Rev. King left “his slaves” with his brother in Ohio and proceeded on to Canada West to purchase land on which he could settle them. The Chatham area had the “soil, climate and nearness to market” he desired.(74) Nine thousand acres were to be purchased “for settlement by people of color and to solicit for this purpose the aid of all who are desirous to promote the improvement of this long neglected and deeply injured race.” (75)
Word got around Chatham that the popular minister who had preached on two different Sundays had “chartered a vessel and intended to bring in a shipload of coloured persons from the United States and settle them in Canada in the Township of Raleigh…My popularity fell rapidly; the next time I visited the Town I got the cold shoulder. Scarcely anyone would speak to me. One man came to me when riding down King Street on horseback and told me as a friend that my life was in danger, and that I should not expose myself after dark in the town.
A public meeting was scheduled and a memorial written “in not very respectful language to the Coloured people and signed by 400 citizens. A copy was sent to the Governor General and one to the Commissioner of Crown lands, and one to the Synod of the Presbyterian Church with a letter threatening my life if I should settle the coloured people in Raleigh. On my way to Toronto I met with the Sheriff in the stage who handed me the requisition calling the meeting, who also informed me of what the enemies of the coloured persons were doing.” (77)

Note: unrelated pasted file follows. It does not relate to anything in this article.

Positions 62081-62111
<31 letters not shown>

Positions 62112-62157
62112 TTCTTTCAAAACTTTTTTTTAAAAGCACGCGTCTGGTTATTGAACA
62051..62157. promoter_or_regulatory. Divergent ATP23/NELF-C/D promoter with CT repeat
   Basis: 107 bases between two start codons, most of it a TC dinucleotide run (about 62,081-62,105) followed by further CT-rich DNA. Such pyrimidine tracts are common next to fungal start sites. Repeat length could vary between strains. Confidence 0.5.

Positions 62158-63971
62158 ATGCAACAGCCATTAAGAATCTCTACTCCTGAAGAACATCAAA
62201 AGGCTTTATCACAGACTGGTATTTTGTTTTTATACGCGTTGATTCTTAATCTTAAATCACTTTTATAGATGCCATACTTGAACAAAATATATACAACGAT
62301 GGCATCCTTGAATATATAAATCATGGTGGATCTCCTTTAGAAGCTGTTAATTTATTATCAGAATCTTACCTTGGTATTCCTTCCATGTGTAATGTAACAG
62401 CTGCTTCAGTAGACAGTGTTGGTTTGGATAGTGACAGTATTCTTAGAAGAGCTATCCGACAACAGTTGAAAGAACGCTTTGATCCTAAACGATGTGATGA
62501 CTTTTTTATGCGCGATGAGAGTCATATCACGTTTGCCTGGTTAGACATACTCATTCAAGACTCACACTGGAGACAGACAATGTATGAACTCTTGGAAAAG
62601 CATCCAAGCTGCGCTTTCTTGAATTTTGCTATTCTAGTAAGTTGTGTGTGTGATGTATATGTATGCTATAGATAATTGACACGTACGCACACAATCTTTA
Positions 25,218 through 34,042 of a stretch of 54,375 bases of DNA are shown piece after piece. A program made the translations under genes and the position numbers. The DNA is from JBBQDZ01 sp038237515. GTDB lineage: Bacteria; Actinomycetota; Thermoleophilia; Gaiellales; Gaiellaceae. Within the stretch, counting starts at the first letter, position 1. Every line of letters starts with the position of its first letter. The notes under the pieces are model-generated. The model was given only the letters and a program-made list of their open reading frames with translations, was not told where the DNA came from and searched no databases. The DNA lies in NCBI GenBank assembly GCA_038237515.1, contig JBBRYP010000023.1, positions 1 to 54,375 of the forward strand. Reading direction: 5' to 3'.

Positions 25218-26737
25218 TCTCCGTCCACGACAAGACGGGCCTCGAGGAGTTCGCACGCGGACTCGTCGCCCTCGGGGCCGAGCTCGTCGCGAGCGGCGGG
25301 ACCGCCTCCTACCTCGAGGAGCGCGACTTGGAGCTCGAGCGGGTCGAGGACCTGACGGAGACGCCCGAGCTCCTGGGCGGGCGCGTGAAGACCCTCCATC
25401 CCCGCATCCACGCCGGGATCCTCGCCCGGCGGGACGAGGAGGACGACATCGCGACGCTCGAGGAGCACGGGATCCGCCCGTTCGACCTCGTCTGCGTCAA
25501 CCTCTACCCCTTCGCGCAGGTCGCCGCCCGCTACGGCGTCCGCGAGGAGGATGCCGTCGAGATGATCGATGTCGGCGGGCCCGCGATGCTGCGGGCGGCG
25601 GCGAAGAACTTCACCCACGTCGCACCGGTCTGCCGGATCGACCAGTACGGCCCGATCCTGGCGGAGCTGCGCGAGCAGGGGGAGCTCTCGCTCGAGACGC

King finished his business in Toronto and returned to Windsor by lake the night before the meeting. “To my dismay I found the boat (for Chatham) was disabled in her machinery and would not run for a couple of days. The meeting was to take place.” (77) He hired a horse and buggy and travelled all night and arrived at Chatham to find the Magistrate swearing in twelve special constables to keep the peace, as trouble was expected at the meeting.
The crowd that assembled was too large for the barn in which the meeting was to take place, so they moved to the front of the Exchange Hotel where the speakers could be heard from the balcony. “The crowd became noisy, and would not let me speak. Mr. Larwill (the loudest opponent) said I was a Yankee, and had no right to speak. I said I was a British subject, owned property in the Township, paid taxes and had a right to speak. I had come 200 miles to attend this meeting and they could not put me down. Besides, I am from LondonDerry and LondonDerry never did surrender. Several influential persons at the meeting insisted that I should be heard.” (79)
And heard he was! By the end of the meeting the land was secured and Rev. King could begin surveying.
Tell of a time when you stood up for yourself or others.
1 thought on ““I Will Not Surrender” – Wm. King, 17 of 28”
I couldn’t think clearly when I posted this last night. Our absolutely exuberant puppy had been killed on the road. But I do have a thought this morning and it’s about a time when I didn’t stand up for someone.
I was teaching science and someone in the class called a lovely girl by the name of Harriet Serwada “a nigger”. I stopped the offender, but was completely paralyzed in knowing what to do to make things right. My mind was a complete blank. I hate when the “right responses” completely vanish when you need them the most.